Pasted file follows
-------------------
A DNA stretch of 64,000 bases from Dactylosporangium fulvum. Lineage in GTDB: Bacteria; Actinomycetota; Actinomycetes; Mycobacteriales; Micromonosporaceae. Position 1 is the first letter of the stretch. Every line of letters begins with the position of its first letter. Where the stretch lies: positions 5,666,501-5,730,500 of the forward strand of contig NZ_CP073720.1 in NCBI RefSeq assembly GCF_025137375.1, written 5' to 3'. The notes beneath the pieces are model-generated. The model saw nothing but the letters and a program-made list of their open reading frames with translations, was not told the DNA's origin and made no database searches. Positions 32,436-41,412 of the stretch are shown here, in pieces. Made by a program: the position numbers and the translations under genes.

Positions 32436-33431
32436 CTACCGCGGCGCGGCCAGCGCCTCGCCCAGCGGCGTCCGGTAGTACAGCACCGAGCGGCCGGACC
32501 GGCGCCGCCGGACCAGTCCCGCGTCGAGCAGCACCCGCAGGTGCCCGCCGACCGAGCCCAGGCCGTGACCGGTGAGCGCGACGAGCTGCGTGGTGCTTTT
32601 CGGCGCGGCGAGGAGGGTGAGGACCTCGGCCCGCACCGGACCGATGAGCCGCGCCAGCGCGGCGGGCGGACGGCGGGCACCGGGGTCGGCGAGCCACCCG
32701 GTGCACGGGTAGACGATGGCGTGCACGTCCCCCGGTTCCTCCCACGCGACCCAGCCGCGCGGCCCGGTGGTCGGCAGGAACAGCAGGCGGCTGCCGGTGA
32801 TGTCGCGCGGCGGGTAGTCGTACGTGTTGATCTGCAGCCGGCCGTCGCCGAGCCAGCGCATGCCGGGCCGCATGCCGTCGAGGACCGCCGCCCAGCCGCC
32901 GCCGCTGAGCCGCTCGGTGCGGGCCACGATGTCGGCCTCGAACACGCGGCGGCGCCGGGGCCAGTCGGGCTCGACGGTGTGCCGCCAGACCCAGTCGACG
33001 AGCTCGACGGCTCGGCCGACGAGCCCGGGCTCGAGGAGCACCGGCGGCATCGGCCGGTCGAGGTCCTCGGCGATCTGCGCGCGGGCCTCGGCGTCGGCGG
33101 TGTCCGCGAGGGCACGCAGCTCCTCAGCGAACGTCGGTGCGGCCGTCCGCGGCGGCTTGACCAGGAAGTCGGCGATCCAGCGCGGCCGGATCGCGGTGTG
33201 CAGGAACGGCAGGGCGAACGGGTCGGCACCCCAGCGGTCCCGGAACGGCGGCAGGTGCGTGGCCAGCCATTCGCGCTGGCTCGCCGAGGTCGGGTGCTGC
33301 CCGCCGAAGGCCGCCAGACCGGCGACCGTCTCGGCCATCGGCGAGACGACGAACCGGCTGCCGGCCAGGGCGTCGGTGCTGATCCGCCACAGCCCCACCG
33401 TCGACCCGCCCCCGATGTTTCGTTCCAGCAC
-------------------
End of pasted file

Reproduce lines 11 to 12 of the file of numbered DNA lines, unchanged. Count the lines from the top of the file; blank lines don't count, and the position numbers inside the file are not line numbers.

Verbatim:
33201 CAGGAACGGCAGGGCGAACGGGTCGGCACCCCAGCGGTCCCGGAACGGCGGCAGGTGCGTGGCCAGCCATTCGCGCTGGCTCGCCGAGGTCGGGTGCTGC
33301 CCGCCGAAGGCCGCCAGACCGGCGACCGTCTCGGCCATCGGCGAGACGACGAACCGGCTGCCGGCCAGGGCGTCGGTGCTGATCCGCCACAGCCCCACCG